Hickok Beans

Bean Hickock  The bean succession planting plan devised over the winter has had some altering due to weather, but there have been a bounty of various beans all season.  A few new varieties were planted (to see the full list, click on this year’s plant list) among them the most recent harvest, “Hickok.”  This variety was purchased from Territorial Seed Company for the sole reason that I’d never grown it before.  Their catalog describes it as “Open pollinated.  55-65 days.  The pinnacle in quality and flavor!  Hickok’s straight, 6″ deep green, stringless beans taste very fresh and sweet with floral overtones and a mellow bean flavor.  Healthy, uniform, 20″ plants provide a strong canopy of foliage to protect the beans, which hang down under the leaves for easy picking by the handfuls.  Very productive over a long harvest season.  White seeds.”

If you note the photo, “Hickok” is a indeed a very bright green, rather waxy in appearance.  They form in pairs so are easy to pick, on sturdy plants about 20″ tall so they didn’t need support.  It could be the weather conditions (very hot and dry although I watered) but all the beans were very narrow at the top inch or so, and they weren’t entirely stringless.  Compared to all the other varieties this season, they were short (that’s a regular credit card to give a size comparison) and none came close to the 6″ described by the catalog.  I was a bit late picking due to travel, so beans had formed but the pods were still tender.  Most disappointing was the flavor, which was lacking, as in no flavor at all.  This is the first bean variety that received a “thumbs down” and won’t be grown in the potager again.  Space is at a premium, and crops must earn the right to be there!

About carolee

A former professional herb and lavender grower, now just growing for joy in my new potager. When I'm not in the garden, I'm in the kitchen, writing, or traveling to great gardens.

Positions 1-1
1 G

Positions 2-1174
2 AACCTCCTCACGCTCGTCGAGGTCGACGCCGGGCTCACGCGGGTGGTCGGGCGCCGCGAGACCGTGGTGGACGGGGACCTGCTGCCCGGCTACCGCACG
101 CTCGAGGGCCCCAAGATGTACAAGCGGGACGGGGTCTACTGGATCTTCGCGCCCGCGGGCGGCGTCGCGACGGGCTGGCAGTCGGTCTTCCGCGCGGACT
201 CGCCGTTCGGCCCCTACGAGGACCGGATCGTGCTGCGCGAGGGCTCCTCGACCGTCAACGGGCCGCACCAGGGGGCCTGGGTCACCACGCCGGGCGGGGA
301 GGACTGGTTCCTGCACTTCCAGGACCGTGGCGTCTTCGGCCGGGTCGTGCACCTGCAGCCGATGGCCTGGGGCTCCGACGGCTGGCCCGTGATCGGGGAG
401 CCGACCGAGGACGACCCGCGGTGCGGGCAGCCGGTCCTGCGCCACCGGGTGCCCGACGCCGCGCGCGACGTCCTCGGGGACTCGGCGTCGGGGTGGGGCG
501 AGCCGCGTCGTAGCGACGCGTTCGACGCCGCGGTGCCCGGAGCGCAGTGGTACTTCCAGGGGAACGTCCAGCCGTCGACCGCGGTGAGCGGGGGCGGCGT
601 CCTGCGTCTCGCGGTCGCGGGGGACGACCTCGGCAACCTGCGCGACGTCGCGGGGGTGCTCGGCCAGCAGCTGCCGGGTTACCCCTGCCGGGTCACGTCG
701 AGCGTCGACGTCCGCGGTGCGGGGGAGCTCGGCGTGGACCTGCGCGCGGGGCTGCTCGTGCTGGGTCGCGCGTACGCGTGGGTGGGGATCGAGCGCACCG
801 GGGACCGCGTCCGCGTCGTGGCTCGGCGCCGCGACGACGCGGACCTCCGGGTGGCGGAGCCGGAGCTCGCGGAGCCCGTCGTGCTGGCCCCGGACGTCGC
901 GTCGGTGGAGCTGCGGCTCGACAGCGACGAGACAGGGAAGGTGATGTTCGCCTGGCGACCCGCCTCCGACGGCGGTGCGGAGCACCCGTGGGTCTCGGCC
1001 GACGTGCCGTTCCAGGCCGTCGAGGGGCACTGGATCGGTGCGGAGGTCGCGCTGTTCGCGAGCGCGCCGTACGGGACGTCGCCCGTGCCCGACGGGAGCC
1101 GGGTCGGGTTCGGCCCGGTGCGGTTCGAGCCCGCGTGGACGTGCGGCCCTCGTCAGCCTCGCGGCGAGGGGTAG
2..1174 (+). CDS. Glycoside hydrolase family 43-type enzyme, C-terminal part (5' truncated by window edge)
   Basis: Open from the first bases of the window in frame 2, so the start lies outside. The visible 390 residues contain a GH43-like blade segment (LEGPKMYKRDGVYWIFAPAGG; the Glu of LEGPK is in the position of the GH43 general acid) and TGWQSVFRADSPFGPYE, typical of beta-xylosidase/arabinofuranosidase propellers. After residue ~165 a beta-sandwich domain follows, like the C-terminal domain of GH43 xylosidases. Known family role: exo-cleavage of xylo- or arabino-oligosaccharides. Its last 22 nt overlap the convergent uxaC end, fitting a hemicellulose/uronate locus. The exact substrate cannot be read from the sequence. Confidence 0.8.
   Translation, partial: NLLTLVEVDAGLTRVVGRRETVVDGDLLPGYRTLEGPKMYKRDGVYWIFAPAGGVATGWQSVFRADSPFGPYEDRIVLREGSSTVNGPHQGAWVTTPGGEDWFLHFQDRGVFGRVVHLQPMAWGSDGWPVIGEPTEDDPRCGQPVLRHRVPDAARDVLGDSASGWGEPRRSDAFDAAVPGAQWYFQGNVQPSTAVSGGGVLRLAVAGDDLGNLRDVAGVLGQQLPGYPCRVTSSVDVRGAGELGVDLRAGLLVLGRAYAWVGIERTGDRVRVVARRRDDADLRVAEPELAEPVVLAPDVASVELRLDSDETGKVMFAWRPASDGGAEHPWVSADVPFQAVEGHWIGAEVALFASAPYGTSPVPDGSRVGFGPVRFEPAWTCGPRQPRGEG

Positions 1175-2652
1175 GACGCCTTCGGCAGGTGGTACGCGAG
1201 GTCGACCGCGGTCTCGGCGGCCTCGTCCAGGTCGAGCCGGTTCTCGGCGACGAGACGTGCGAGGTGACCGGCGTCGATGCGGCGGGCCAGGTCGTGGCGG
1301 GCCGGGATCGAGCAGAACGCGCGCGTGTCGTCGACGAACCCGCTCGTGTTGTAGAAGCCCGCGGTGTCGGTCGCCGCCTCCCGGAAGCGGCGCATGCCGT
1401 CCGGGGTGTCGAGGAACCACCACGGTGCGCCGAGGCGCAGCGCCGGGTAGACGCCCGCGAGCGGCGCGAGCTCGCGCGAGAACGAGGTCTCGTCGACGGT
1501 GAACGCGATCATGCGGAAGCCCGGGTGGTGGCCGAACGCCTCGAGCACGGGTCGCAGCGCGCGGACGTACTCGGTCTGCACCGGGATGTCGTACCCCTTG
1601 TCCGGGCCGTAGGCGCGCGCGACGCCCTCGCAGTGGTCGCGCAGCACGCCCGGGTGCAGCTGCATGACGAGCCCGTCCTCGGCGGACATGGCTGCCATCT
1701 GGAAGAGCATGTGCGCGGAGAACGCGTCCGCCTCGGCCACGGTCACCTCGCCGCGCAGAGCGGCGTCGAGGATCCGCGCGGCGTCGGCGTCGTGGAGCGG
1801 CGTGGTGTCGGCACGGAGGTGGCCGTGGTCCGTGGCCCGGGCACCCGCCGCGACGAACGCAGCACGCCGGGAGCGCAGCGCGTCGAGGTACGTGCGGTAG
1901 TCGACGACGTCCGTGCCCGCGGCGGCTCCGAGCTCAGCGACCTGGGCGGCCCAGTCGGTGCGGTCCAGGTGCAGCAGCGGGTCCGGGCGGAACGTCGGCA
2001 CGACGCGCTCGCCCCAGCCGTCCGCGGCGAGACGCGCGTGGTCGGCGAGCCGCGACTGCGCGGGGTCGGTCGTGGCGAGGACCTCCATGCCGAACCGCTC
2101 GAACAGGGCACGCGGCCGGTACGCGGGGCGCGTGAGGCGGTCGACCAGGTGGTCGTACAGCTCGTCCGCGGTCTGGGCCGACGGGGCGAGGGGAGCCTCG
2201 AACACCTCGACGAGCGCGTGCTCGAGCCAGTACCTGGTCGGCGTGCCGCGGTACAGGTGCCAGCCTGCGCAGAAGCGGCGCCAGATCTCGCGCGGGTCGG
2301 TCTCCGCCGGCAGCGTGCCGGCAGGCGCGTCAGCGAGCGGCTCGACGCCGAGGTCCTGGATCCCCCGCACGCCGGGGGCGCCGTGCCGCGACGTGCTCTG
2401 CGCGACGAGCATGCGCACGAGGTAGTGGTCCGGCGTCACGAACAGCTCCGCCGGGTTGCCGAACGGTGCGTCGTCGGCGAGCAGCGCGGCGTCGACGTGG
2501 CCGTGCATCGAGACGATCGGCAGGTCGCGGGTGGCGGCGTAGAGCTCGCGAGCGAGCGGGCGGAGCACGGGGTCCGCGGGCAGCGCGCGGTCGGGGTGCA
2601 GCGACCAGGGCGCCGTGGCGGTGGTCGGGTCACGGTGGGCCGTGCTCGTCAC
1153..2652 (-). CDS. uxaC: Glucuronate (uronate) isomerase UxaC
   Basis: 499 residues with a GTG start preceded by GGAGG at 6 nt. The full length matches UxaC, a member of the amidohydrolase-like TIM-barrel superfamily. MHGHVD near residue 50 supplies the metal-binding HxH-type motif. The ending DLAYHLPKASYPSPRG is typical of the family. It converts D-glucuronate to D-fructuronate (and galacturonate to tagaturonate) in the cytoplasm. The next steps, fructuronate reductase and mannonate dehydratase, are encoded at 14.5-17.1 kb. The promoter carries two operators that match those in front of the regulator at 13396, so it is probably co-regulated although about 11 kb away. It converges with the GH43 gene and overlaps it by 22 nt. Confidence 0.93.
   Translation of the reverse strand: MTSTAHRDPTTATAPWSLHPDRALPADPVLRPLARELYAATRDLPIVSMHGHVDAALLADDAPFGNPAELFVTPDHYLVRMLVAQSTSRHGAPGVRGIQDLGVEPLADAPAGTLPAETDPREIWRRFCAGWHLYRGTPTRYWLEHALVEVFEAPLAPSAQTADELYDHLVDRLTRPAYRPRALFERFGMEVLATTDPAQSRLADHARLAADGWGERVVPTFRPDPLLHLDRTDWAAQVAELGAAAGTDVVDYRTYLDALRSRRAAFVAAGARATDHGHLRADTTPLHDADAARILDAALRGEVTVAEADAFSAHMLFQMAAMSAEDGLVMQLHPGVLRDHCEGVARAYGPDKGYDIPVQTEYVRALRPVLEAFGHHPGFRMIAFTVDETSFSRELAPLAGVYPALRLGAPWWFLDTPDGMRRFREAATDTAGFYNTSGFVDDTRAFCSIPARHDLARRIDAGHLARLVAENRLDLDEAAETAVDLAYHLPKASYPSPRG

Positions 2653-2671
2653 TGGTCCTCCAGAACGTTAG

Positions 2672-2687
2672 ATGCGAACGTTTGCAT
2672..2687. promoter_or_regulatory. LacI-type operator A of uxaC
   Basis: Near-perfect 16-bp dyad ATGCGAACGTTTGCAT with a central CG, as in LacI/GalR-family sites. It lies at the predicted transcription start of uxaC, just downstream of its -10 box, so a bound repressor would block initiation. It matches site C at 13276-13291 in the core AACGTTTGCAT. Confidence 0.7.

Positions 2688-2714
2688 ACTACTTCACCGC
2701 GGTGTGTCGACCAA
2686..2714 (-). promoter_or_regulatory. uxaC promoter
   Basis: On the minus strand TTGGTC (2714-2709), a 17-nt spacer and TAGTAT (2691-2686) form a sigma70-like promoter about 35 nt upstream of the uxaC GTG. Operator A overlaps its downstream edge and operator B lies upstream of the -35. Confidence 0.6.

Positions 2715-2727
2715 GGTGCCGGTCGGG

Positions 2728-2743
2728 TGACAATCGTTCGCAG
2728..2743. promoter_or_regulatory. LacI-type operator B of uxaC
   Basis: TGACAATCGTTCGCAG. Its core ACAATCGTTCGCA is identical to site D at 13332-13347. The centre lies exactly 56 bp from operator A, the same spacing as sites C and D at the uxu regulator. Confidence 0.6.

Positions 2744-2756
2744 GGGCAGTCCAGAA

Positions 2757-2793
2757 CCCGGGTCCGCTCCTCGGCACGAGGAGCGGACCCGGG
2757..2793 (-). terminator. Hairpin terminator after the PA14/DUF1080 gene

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7 Responses to Hickok Beans

  1. It’s always so disappointing when a plant doesn’t live up to it’s reputation. I don’t grow beans anymore. I always had good intentions, but when it would get so hot, I’d lose interest in my garden and not want to pick them or preserve them. So, I’m learning that flowers bring so much more joy than my veg did.

    Liked by 2 people

    • carolee says:

      I enjoy my flowers, too, but growing food is more interesting to me right now. I can’t imagine not having my own produce all summer, and love looking at the rows of jars ready for winter. The Hickok beans were disappointing, after their catalog description, but on the other hand, the “Velour” more than matched their hype! It’s all part of the fun of growing!

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  2. bcparkison says:

    Don’t you just hate it when these things happen. And we never know who’s fault it is.

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    • carolee says:

      No fault. Could be just a matter of personal “taste” or lack of….as in I don’t taste all the “notes” described on a wine either. But compared to the other varieties, they just weren’t as uniform or tasty. That means I can try another variety next year…whee!

      Liked by 2 people

  3. janesmudgeegarden says:

    Like Cindy, I’ve nearly given up growing veg. It always seems to be a feast or a famine, and there seems to be a lot of disappointment too, when plants don’t thrive and you’ve no idea why.

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  4. patch405 says:

    Thanks for the post. I appreciate your detail. Almost every seed I grew this year was specifically selected – similar to your approach with this seed. Some of mine have been busts, but I have already told myself that I will give the seed-type two seasons (maybe a little more sun; maybe a better companion) and then I’m on to the next variety.

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    • carolee says:

      Hmmm. Two strikes and you’re out approach. I will probably plant the Hickok seed that is leftover, just because I hate to throw any seed away, so it will get a second chance I suppose. Thanks for reading and responding.

      Like

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